Kundrat used the Instax Mini 25, a more modern update to the traditional instant film made popular by Polaroid. The camera spits out photos less than three inches wide, but does it all in a compact 11.3-ounce body. That small camera was mounted on the DJI F450, an older drone that was released in 2013.
With the camera being completely digital (unlike the Polaroid Snap digital-film hybrid), there isn’t a way to see what the camera sees before snapping the photo. The $80 camera also doesn’t feature any sort of remote release.
The trick to merging the two devices was creating a way to trigger the film camera mid-flight. Kundrat made it possible with a servo motor, receiver, and transmitter (DX6i to be specific). When the operator flips the switch on the transmitter, a photo is taken – and then ejected.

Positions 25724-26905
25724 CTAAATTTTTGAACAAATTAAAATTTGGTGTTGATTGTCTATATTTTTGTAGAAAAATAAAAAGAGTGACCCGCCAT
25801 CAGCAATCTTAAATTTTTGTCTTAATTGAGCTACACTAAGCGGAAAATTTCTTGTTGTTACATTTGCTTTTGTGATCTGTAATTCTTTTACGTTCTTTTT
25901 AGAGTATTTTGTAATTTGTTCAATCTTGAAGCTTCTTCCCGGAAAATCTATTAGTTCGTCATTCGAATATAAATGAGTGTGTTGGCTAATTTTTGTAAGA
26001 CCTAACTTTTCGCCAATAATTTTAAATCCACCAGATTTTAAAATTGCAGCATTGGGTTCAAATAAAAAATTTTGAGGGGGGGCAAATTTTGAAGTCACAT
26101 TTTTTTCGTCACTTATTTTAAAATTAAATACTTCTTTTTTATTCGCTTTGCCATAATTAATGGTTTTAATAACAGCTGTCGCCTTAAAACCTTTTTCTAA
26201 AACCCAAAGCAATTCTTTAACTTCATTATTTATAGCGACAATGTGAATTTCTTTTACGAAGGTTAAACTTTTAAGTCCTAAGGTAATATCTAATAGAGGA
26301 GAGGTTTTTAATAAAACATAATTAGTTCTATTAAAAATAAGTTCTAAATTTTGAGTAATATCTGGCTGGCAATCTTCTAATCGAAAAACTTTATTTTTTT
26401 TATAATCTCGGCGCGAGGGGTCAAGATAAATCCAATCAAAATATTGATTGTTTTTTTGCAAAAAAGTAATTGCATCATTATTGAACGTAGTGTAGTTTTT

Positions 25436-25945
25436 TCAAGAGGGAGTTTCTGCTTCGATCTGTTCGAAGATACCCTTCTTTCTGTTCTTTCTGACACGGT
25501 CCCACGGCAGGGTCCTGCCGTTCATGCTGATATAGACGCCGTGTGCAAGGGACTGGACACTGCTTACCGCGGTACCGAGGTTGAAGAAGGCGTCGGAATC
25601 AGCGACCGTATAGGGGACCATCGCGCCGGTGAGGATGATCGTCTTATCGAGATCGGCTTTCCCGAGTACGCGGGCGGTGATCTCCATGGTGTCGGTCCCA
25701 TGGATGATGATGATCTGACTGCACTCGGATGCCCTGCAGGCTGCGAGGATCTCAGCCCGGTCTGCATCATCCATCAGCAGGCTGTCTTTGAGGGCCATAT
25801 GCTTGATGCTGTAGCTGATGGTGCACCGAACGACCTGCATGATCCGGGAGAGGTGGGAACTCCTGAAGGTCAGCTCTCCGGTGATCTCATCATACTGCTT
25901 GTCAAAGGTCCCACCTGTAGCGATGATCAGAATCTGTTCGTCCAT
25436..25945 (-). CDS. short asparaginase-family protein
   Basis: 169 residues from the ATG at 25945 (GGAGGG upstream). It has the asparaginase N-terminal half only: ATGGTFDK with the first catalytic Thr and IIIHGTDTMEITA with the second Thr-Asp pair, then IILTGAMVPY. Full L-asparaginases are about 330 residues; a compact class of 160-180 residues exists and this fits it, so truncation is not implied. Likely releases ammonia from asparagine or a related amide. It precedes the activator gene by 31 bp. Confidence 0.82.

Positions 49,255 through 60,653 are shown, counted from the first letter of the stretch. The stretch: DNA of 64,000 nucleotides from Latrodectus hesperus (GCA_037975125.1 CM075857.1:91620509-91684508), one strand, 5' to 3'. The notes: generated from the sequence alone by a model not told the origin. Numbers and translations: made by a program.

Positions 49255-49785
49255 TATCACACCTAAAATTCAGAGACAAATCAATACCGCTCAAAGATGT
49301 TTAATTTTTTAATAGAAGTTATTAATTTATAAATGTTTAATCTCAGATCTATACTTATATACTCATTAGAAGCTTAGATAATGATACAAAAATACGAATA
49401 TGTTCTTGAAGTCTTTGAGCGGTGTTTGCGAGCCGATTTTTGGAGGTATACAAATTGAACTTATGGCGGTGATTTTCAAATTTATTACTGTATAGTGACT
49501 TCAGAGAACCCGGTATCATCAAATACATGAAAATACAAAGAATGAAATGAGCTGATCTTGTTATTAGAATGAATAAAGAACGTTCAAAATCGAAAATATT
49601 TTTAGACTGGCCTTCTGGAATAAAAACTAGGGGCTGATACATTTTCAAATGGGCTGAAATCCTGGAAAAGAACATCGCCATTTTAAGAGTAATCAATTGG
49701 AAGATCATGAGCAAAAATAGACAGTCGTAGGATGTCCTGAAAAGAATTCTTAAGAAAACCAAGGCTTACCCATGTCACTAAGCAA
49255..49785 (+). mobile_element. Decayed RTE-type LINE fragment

The drone is programmed to land automatically before the battery runs out, which is about 12 minutes, due to the older drone technology and the demands of the servo motor and weight of the camera.
Kundrat said he was inspired to create the drone hybrid to fight the stigma of drones as dangerous.
“Instant photography is invaluable because it provides tangible documentation of an event almost in real time,” he wrote.
The project was part of a new visual media innovation course at Rochester. Kundrat said he finds the tech fascinating, but was also driven to create the experience of photos falling from the sky. An unsuspecting aerial image floating down from seemingly nowhere – how’s that for photo sharing?
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